Patrick Howley writes: Republican Rep. Tom Graves’ budget plan to defund Obamacare while avoiding a government shutdown is rapidly gaining House support, but President Obama’s advocacy group Organizing for Action (OFA) is still using claims that Republicans want a shutdown in its fundraising pitch.
Graves’ Stability, Security, and Fairness Resolution now has 70 House cosponsors after 11 more lawmakers cosponsored Tuesday. The continuing resolution proposal for fiscal year 2014 actually avoids a government shutdown and funds all facets of the federal government, with the exception of spending related to the Patient Protection and Affordable Care Act. Graves introduced the plan last Thursday. Read the rest of this entry »
Washington’s Boogey-Man Bad-Boy Voodoo-Doll Senator
How does Senator Ted Cruz freak out liberals? Usually by being good at what he does.
Several times a day, especially if he’s out travelin’ and talkin’ to folks, as he always is when the U.S. Senate isn’t in session, Ted Cruz will stand before an audience and reflect, seemingly for the first time, about the generational shift taking place in the Republican party. Read the rest of this entry »
By Betsy McCaughey
Obama’s unconstitutional actions have forced Congress’s hand.
Two weeks ago, the House of Representatives Appropriations Committee voted to strip the scandal ridden Internal Revenue Service of nearly one quarter of its 2014 budget as punishment for its targeting of political groups and its costly boondoggles. Shockingly, Senate Democrats voted to increase the IRS’s budget.
Last week, numerous Republicans in both houses of Congress threatened to cut off all funding for the federal government as of October 1, in response to President Obama’s unconstitutional stance that he can pick and choose which parts of Obamacare he will implement.
On July 3, the Obama administration disclosed that it would not implement Obamacare’s employer mandate on January 1, 2014, though the law says the mandate “shall” go into effect that day. The administration pretended it was no big deal. But it violates the law and affects 10 million currently uninsured or underinsured workers whose employers would have been subject to the mandate. The cost of insuring these workers is shifted from employers to taxpayers, who foot the bill for subsidized insurance on the new Obamacare exchanges. At an average cost of $5,290 per subsidized enrollee, according to the Congressional Budget Office, this will add billions to the cost of Obamacare next year alone.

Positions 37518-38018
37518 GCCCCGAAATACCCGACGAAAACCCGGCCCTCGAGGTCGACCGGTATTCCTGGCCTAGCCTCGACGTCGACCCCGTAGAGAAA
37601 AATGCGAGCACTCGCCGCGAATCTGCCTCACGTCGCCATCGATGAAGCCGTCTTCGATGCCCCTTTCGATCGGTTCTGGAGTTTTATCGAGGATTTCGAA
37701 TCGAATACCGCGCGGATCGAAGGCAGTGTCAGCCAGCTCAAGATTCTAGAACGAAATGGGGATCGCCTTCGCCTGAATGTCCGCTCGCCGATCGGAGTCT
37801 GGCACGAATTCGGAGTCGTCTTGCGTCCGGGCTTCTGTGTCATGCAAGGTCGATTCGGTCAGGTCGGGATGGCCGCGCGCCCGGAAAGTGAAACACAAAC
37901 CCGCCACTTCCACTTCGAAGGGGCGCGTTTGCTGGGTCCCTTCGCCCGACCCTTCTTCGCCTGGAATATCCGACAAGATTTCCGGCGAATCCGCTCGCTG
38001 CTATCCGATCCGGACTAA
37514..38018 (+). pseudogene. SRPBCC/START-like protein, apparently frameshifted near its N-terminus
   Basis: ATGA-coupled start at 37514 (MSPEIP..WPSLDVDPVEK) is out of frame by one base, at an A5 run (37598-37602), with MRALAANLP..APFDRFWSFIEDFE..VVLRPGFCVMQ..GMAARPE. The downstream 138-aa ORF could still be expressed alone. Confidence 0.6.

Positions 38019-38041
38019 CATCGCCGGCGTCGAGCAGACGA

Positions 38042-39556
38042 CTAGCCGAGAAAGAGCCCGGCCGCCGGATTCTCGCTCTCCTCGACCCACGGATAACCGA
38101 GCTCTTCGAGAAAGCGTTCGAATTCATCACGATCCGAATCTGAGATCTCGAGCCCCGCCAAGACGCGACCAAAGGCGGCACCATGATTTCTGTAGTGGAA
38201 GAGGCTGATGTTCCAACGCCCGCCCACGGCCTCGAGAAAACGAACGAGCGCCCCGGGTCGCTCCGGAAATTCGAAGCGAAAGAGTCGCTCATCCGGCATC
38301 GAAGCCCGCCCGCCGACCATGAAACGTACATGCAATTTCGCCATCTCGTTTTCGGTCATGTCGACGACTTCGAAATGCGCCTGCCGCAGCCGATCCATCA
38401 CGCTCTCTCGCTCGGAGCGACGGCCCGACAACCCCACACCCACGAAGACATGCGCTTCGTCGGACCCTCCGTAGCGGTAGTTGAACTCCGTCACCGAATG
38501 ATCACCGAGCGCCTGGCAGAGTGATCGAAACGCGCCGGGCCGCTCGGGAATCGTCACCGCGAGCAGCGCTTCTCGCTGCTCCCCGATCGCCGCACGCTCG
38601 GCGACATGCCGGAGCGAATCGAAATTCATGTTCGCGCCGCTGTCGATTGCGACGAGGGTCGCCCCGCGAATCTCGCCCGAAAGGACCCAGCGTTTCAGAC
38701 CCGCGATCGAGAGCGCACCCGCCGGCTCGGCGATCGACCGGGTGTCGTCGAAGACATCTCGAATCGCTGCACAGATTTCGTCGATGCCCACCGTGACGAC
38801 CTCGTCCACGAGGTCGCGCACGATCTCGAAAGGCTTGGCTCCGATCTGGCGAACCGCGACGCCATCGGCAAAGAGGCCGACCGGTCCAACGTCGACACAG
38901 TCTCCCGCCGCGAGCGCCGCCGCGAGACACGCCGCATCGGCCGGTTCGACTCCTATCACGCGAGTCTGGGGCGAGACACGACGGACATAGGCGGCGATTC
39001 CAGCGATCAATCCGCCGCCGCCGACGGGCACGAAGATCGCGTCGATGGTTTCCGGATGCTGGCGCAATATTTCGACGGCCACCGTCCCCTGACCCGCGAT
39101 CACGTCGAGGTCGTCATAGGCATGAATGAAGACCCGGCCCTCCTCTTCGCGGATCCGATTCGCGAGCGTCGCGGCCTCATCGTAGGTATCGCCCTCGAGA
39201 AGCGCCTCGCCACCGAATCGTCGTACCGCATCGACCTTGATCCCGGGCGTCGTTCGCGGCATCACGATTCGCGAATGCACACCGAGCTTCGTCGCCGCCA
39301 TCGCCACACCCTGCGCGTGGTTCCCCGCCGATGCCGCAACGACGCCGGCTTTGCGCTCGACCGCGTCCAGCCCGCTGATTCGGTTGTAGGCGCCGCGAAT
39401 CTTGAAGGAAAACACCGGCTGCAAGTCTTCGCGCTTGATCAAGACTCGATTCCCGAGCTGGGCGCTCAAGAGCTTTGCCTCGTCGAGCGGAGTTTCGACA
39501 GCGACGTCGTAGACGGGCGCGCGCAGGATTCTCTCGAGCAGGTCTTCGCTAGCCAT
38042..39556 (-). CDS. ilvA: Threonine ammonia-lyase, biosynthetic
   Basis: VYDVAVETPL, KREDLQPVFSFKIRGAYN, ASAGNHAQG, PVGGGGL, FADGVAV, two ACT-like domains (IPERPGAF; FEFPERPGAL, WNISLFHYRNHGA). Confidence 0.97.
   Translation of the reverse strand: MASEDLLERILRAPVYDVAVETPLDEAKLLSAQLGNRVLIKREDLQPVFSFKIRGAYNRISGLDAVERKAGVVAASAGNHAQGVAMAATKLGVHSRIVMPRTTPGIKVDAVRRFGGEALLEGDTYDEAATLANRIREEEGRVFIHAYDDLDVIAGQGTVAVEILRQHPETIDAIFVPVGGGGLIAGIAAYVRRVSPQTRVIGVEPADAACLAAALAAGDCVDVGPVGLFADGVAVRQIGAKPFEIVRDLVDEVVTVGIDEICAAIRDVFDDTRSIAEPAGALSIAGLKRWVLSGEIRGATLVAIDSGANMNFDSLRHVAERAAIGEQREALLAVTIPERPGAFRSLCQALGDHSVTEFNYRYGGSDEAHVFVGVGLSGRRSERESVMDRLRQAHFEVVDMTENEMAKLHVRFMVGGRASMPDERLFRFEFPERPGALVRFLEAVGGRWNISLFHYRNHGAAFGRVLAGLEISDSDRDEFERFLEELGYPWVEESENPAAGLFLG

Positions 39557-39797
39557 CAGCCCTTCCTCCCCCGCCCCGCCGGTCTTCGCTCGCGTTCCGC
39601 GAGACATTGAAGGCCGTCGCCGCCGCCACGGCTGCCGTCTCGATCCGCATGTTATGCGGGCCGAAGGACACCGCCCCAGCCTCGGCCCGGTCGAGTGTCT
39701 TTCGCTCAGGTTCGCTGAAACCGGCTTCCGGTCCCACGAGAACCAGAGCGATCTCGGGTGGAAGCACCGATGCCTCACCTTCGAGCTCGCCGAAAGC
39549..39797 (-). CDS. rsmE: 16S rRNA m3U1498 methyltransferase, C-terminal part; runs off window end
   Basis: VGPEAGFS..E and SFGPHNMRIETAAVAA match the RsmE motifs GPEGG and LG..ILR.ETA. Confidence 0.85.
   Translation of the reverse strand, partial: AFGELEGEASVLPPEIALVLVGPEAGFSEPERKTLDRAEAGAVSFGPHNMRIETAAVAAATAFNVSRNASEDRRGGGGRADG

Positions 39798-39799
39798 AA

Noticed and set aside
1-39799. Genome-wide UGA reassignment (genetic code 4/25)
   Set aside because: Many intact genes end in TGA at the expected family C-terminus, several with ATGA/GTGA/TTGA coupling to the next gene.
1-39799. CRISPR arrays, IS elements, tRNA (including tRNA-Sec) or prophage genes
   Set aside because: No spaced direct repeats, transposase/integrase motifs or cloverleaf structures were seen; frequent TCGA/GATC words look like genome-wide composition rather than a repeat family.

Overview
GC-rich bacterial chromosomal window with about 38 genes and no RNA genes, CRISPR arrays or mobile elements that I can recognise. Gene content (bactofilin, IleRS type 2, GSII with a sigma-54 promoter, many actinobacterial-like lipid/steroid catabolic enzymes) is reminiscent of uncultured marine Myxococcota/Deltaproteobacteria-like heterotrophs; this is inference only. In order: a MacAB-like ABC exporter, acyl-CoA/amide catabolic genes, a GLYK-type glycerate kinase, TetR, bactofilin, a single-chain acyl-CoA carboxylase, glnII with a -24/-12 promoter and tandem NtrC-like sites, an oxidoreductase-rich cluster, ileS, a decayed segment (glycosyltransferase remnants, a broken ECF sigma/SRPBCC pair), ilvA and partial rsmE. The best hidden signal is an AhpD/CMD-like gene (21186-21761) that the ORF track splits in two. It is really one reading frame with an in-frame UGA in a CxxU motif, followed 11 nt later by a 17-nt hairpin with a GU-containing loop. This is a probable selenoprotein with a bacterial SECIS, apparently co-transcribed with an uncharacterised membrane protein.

Two days later, another whopper. On July 5, the Obama administration revealed that it would also skip the health law’s requirement that applicants seeking taxpayer subsidies to pay for their insurance have their income and insurance eligibility verified. Welcome fraudsters, too bad again for taxpayers.
President Obama does not have the authority to choose which parts of the law are enforced. In 1975, the U.S. Supreme Court ruled unanimously against President Richard Nixon’s inflated claims that he could selectively carry out the law. But going to court to keep presidents in line is slow and necessitates finding litigants to sue the president. The framers gave Congress a more practical way to resist a power-hungry president: defunding. Defunding is precisely what members of Congress are supposed to do when a president breaks the law. It’s checks and balances in action. Two centuries ago, the chief architect of the U.S. Constitution James Madison declared in Federalist No. 58 that Congress’s authority over spending is the “most complete and effectual tool” to stop a president from grabbing more power than the Constitution allows.